World's Biggest Solar and Battery Project is About to Get a
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This news is classified in: Sustainable Energy Solar Storage

Aug 30, 2021

World's Biggest Solar and Battery Project is About to Get a Lot Bigger

Sun Cable, the world’s biggest solar PV and battery storage project, is about to get a lot bigger after the company crunched the numbers on scale and technology costs and decided that bigger was even better.

The Sun Cable project, backed by  billionaires Mike Cannon-Brookes and Andrew Forrest, started out as a 10GW solar project in 2019, before increasing its planned capacity to 14GW, as well as between 20 and 30 gigawatt-hours of battery storage.

Its detailed plans and timelines are starting to take shape and, in late September, the company is expected to announced the details of its expansion, and possibly reveal some new customers.

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“The project is getting bigger,” Sun Cable CEO David Griffin told RenewEconomy.

“With the passage of time we been able to undertake a lot more research into the nature of the resource – the solar resource – and the technology roadmap for photovoltaics and storage, and the load profile of our prospective customers.

“When you put all that together, that demonstrates we can achieve a significantly larger installed capacity at that site and, to some degree, it would be optimal to do that to better serve the loads we are seeing.”

Griffin wouldn’t say so, but the expansion and the mention of load profiles suggests that green hydrogen and/or green ammonia could be part of that expanded plan, given the massive push – by Forrest, in particular – towards green hydrogen as the major new component of green industry in the coming decades.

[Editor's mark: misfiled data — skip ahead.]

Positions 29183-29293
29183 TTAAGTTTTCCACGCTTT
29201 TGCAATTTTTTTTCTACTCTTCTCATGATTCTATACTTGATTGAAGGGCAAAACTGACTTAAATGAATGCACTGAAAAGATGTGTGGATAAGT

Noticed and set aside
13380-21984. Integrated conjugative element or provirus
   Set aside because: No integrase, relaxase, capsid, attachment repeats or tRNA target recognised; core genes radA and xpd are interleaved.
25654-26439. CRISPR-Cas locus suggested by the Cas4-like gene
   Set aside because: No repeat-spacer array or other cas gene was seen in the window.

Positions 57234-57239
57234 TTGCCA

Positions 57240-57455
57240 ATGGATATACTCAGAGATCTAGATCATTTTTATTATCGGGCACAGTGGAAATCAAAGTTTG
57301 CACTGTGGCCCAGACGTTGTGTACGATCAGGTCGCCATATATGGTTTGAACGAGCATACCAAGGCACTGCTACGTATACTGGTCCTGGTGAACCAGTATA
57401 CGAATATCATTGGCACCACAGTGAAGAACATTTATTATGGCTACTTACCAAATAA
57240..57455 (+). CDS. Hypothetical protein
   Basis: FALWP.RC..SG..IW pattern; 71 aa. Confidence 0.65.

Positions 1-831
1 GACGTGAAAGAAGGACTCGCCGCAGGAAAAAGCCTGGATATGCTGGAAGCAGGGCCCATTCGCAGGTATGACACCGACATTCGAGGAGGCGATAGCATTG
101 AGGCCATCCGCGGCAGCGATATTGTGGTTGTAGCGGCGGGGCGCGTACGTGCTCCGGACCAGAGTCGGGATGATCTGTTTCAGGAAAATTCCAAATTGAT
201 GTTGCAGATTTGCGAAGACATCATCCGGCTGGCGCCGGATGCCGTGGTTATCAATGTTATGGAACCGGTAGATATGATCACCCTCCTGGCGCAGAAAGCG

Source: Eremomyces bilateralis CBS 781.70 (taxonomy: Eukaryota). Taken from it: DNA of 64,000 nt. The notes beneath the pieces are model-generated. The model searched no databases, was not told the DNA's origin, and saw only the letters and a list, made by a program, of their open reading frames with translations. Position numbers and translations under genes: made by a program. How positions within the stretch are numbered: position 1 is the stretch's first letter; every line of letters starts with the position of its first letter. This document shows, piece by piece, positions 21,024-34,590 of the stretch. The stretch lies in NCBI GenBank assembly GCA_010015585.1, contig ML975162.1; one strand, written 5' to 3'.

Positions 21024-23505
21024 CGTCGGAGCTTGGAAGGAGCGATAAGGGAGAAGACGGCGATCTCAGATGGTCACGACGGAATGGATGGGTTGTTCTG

Forrest has spoken of his ambitions to have 20 million tonnes of green hydrogen production by the end of the decade, an amount that would require tens if not hundreds of gigawatts of renewable energy projects.

Forrest’s Fortescue Future Industries has talked a lot about plans in general, but has cited no specific projects, and it would be surprising if Sun Cable did not feature somewhere, notwithstanding its goal of running a 3,500km cable to Singapore and supply that country with cheap and clean electricity.

Griffin did say that Sun Cable hopes to construct an 800MW transmission network linking the site of its project on a cattle station some 750km south of Darwin to the Northern Territory capital’s grid.

Griffin expects the first supply of electricity from Sun Cable to reach Darwin in 2026, the first supply to Singapore in 2027 and “full commercial operations” in 2028.

“We will have more to say about that next month,” Griffin said. “Our view is that we are best placed to deliver competitively priced and dispatchable power to whoever needs that electricity.

“There are lots of industries that want deliveries of cheap and clean power in Darwin and in Singapore, but they need the price of electricity to be right, and the profile to be right. We can do that.”

Griffin would not say by how much the 14GW capacity of the solar component would increase, but said that the battery storage component – previously estimated at between 20 and 30GWh – would increase accordingly.

Interestingly, he said that wind – despite having an “OK” resource in the region – was not part of the plans at the moment, as it would not fit in with the timelines the company envisages.

That makes the Sun Cable project unique among the ranks of “mega” projects currently contemplated, in that it will rely on a single energy source – solar – which of course only produces during the day, and significant amounts of battery storage.

Other proposals such as the 26GW Asia Renewable Energy Hub in the Pilbara, and the 50GW Western Green Energy Hub project north of Esperance – both put forward by Intercontinental and CWP Global – are looking at combining wind, solar and battery storage.

The fact that Sun Cable is looking to deliver up to 800MW to the Darwin grid by 2026 is significant because it points to a major new customer for renewable energy as the local grid currently has average demand of just 150MW.

The Northern Territory has been struggling with the transition to renewables, and to meet its 50 per cent renewables target by 2030, because of a series of rule changes has made it impossible to connect four new solar farms totalling around 55MW.

See: “Scared of solar:” Why the Top End’s first big solar farms are not switched on

That dispute is ongoing, and had raised questions about whether the NT could reach its target. But if Sun Cable’s plans do go ahead, and a new transmission network with 800MW of capacity is delivered, then it would likely meet that target, and more, in one fell swoop.

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